Before he discovered the magic of Scientology, Cruise, or at least Jack, the shaggy-haired nature boy he plays here, was all about unicorn magic, which, let’s face it, has as much legitimacy as Scientology does. Early in Legend, Jack explains to his beloved Lilli (Mia Sara, who was still in here teens when the film was made), of the one-horned furry motherfuckers in their midst, “Nothing is more magical.” He goes on to explain, “As long as (unicorns) roam the earth, evil can never harm the pure of heart.” 

These unicorns, needless to say, are not haters who spend their days posting nasty comments online. As Jack admiringly informs Lilli, “They express only love and laughter”, which is also true of me when I’m on some really good MDMA. Otherwise, not so much. 

The central presence of unicorn magic makes Legend seem less like a modern day retelling of a Grimm Brothers fairy tale so much as the overachieving feature film adaptation of a trapper keeper design from Lisa Frank, whose unicorn and puppy-intensive tableaus were a fixture of elementary school life in the 1980s. 


Cruise may be as tiny as an elf, but he does not do whimsy. He does not do mystical. His default mode is grim determination, so, needless to say, it seems a little off to have him gushing about the innocence and wonder of motherfucking unicorn magic. 

Jack is creature of purity. He’s also a dumbass who shows Lilli these magical creatures, who express only love and laughter, without conveying the terrible danger endemic in touching these sacred hides. Oh sure, he dutifully yells, “No, Lily, you mustn’t!” but you just can’t reason with someone intent on getting their grubby mitts all over a magical-ass unicorn because as soon as Lilly touches a unicorn it’s hit with a poison dart shot by Blix, (Alice Playten), one of the evil minions of towering, Satanic being Darkness (Tim Curry).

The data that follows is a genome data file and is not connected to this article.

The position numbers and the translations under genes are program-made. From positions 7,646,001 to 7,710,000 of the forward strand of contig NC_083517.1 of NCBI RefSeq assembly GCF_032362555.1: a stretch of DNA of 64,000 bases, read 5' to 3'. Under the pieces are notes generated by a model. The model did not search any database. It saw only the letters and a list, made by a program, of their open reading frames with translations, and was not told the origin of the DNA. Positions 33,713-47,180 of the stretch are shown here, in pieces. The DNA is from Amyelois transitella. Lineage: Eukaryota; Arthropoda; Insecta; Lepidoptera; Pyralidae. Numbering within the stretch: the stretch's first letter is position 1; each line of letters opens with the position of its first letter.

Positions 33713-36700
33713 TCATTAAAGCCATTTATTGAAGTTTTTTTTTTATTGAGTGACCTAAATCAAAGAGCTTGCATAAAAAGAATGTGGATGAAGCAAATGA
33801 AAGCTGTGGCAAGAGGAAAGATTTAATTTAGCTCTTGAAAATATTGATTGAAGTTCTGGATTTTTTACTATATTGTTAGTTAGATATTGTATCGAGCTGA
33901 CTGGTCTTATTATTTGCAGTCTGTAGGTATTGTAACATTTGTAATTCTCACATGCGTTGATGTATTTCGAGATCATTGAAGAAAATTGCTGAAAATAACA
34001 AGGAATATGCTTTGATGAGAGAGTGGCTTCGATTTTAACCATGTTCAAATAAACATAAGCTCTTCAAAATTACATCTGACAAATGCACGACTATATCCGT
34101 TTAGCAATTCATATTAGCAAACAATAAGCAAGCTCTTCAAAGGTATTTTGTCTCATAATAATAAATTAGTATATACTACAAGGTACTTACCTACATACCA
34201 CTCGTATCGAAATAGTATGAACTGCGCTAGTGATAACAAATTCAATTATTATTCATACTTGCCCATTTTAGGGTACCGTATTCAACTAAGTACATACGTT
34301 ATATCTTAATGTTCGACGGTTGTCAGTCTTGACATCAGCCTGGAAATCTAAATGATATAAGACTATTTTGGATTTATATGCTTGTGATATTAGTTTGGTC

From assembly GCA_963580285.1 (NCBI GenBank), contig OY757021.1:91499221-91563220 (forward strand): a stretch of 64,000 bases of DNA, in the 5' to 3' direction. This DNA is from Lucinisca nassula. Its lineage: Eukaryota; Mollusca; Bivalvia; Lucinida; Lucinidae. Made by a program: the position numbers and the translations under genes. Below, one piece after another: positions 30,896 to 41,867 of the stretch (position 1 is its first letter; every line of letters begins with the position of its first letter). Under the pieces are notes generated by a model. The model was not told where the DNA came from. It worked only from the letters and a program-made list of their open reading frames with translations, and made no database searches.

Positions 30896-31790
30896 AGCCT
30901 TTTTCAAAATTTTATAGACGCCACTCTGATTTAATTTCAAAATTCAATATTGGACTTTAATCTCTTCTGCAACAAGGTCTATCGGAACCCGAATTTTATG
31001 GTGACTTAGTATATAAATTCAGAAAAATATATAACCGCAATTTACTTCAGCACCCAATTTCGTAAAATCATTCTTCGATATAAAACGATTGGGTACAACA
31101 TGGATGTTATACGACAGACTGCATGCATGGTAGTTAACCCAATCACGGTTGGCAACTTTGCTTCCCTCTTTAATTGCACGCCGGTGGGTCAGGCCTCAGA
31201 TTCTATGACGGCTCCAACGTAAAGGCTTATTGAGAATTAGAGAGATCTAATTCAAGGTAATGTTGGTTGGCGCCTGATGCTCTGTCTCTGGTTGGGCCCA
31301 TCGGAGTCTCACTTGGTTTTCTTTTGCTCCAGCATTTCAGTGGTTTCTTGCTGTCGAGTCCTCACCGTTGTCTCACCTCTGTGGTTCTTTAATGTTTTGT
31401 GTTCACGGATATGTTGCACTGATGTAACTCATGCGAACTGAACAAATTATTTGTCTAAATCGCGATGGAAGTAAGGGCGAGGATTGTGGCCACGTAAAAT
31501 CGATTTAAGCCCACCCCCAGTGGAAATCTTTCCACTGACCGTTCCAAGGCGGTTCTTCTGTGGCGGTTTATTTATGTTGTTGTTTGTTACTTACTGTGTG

Lilly doesn’t realize the grave consequences of her actions so she tosses a ring into a body of water and when Jack dives in to retrieve it, a goblin trio manages to fatally cut off the unicorn’s alicorn, transforming the lush, glittery paradise of the forest instantly and dramatically into a harsh arctic realm.  


Before he brings the fight to Darkness, Jack, who begins the film wearing some weird modified caveman garb, including a loincloth that doesn’t seem to be doing a particularly good job of containing and hiding the actor’s junk, he must first Squad up with some fantastical sidekicks and foils, including Billy Barty and Cork Hubbert as elves Screwball and Brown Tom, lovestruck fairy Oona, who pines for Jack even as she can never have him and finally Honeythorn Gump, an elf whose mama presumably also told him that life was like a box of chocolates: overpriced, overhyped and filled with things you don’t want, need or like but end up paying for all the same. 

On a world-building level, Legend is incontestably impressive. There’s a reason Ridley Scott is considered a great filmmaker despite the many, many, many less-than-great films littering his resume. Legend follows Alien and Blade Runner and while it’s nowhere near as engaging as either film, his genius for creating unforgettable images and immersing audiences in meticulously realized universes remained strong. 

True, the glittery fantasy world of Legend looks like it belongs on the side of a 1970s van and the nightmare world of darkness seemingly owes much to the heavy metal album covers of the 1980s. Also, unicorns. Fucking unicorns with their fucking unicorn magic and also fucking fairies with their fairy glamour. 


Yet Legend soars on the level of pure spectacle, albeit in a way that may be lost on the sober. I was regrettably lucid when I watched Legend and spent much of the film wishing that I was high. If nothing else, I think I might have appreciated Tangerine Dream’s totally 1980s synth score more. 

I also found myself thinking that I would enjoy perambulating through a museum showing Legend’s costumes and sets more than I did watching the film. After all, the sets and costumes and make-up are all dazzling in their virtuosity and craft but on an emotional level the movie did not work at all for me. 

Like far too many visually sumptuous fantasy epics, Legend dazzles the eye and creates a vivid, larger-than-life world of good and evil, darkness and light, demons and angelic figures of pure light but gives us absolutely no reason to care about anything happening within its picture-perfect frames. 


A miscast and out of his element Cruise gets swallowed up in all the kitschy spectacle, something he made sure would happen as infrequently as possible in the future.